President Obama’s top economic adviser does not sound too excited about universal basic income.
In a speech at New York University on Thursday, Jason Furman — the chair of the president’s Council of Economic Advisers — talked about artificial intelligence and the effect it is having, and will have, on the US economy.
And when one mentions AI, the subject of universal basic income (UBI) is often not far behind.
UBI is more or less exactly what it sounds like: You give every citizen a set amount of money, whether they work or not.
But Furman, despite declaring at the top of his speech that he worries we’re not utilising robots and AI enough in the US, said a solution for any future economic tension created by the proliferation of robotics is unlikely to come in giving every citizen money.
Furman argued that policymakers ought to first focus on the skills, training, and job-search-assistance programs that can help foster increasing employment opportunities for citizens even in an ever-shifting labour landscape.
Additionally, Furman said both the shortfalls of our current tax system and social assistance programs, as well as the benefits of a universal basic income, are overstated.
And another worry of many UBI proponents — that increased automation of the workforce will enhance already-widening inequality in the economy — misses the mark, in Furman’s view.
Here’s Furman (emphasis mine):
“Even with these changes, however, new technologies can increase inequality and potentially even poverty through changes in the distribution of wages. Nevertheless, replacing our current antipoverty programs with UBI would in any realistic design make the distribution of income worse, not better. Our tax and transfer system is largely targeted towards those in the lower half of the income distribution, which means that it works to reduce both poverty and income inequality.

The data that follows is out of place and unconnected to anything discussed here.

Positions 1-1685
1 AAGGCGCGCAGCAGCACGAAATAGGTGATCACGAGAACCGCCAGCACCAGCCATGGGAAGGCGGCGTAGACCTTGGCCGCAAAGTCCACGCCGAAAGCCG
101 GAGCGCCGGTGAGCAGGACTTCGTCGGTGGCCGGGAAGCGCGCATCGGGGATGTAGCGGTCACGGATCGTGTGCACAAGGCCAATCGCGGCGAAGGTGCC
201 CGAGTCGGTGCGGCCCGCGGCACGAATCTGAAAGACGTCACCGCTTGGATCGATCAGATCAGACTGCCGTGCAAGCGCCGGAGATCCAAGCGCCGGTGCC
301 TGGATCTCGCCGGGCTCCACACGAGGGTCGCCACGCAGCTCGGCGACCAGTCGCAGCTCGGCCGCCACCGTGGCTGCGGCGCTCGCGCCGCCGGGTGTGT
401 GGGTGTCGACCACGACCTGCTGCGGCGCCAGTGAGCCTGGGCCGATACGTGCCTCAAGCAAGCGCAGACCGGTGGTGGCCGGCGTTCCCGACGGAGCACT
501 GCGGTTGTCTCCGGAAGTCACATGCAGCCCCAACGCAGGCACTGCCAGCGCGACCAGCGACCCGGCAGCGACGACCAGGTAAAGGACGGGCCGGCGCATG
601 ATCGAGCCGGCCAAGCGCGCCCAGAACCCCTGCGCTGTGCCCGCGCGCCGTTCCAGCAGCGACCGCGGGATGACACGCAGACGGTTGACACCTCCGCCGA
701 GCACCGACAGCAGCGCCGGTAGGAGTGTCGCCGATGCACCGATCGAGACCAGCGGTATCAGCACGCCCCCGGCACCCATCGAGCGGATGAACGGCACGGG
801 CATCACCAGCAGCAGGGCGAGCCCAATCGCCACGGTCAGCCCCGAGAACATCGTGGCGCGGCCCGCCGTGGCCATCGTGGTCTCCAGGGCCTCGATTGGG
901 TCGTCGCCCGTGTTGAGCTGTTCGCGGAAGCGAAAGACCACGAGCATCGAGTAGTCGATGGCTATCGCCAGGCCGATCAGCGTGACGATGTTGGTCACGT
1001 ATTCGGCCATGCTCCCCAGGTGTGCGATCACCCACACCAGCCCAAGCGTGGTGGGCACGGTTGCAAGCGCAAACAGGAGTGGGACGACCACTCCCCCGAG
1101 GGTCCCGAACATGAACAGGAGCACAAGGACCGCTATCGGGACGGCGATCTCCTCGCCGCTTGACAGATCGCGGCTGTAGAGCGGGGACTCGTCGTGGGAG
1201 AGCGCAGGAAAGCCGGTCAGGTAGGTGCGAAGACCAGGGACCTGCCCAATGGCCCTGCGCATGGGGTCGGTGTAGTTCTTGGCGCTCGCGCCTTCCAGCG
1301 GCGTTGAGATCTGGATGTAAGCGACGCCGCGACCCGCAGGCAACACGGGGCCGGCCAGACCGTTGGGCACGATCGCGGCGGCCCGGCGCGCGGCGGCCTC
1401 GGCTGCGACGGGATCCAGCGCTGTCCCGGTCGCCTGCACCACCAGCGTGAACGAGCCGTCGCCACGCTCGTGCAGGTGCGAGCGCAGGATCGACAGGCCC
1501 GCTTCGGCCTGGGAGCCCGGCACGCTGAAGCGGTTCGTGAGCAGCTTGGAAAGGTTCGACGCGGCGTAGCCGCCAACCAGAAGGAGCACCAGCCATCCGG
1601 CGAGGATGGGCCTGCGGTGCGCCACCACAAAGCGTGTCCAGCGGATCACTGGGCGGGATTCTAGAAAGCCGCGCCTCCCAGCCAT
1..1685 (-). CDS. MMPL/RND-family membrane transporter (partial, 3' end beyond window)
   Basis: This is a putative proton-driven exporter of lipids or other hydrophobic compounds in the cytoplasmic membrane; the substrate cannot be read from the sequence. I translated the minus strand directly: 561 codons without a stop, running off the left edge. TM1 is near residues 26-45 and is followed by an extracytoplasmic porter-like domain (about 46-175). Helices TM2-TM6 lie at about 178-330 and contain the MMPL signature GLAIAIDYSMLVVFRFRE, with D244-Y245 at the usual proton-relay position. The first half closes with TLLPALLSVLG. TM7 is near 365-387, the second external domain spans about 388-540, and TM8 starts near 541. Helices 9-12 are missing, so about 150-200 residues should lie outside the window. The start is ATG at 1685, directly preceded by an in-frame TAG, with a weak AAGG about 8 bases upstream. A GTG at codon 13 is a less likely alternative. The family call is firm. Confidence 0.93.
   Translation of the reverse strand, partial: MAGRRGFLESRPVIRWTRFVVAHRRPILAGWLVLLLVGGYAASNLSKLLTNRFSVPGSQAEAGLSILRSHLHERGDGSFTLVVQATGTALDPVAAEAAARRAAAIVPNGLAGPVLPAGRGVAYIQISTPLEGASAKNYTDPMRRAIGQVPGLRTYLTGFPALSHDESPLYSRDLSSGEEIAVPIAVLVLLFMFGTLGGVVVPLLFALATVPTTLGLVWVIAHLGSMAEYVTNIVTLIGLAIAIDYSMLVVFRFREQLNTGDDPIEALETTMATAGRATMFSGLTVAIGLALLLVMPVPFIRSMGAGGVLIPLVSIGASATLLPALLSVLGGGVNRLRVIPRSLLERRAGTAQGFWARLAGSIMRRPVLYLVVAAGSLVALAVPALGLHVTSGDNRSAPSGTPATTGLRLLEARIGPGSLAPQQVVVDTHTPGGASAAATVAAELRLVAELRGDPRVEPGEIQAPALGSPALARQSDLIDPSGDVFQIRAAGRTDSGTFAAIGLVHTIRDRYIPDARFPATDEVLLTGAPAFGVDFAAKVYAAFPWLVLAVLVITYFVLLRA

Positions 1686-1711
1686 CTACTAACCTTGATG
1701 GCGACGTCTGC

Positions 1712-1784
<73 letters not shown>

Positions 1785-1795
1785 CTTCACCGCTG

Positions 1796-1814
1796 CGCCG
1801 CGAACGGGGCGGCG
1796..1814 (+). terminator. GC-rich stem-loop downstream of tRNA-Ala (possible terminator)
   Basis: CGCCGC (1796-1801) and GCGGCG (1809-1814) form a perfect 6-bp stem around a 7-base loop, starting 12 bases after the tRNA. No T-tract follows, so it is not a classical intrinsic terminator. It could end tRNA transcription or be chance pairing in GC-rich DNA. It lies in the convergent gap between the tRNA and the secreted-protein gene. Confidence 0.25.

“Replacing part or all of that system with a universal cash grant, which would go to all Americans regardless of income, would mean that relatively less of the system was targeted towards those at the bottom — increasing, not decreasing, income inequality.
“Unless one was willing to take in a much larger share of the economy in tax revenues than at present, it would be difficult both to provide a common amount to all individuals and to make sure that amount was sufficient to cover the needs of the poorest households. And for any additional investments in the safety net that one would want to make — and the President has proposed numerous such investments — one must confront the same targeting question.”
As we noted at the top, much of Furman’s speech dealt with concerns that we’re not using AI enough to our advantage. And that a top White House official is discussing at length AI and the exciting opportunities created by increased automation across our economy is, beyond any specific comment, the biggest takeaway from this speech.
But in thinking about what problems and solutions might be on offer for the US economy in the coming years and decades, Furman is still very much thinking inside the box.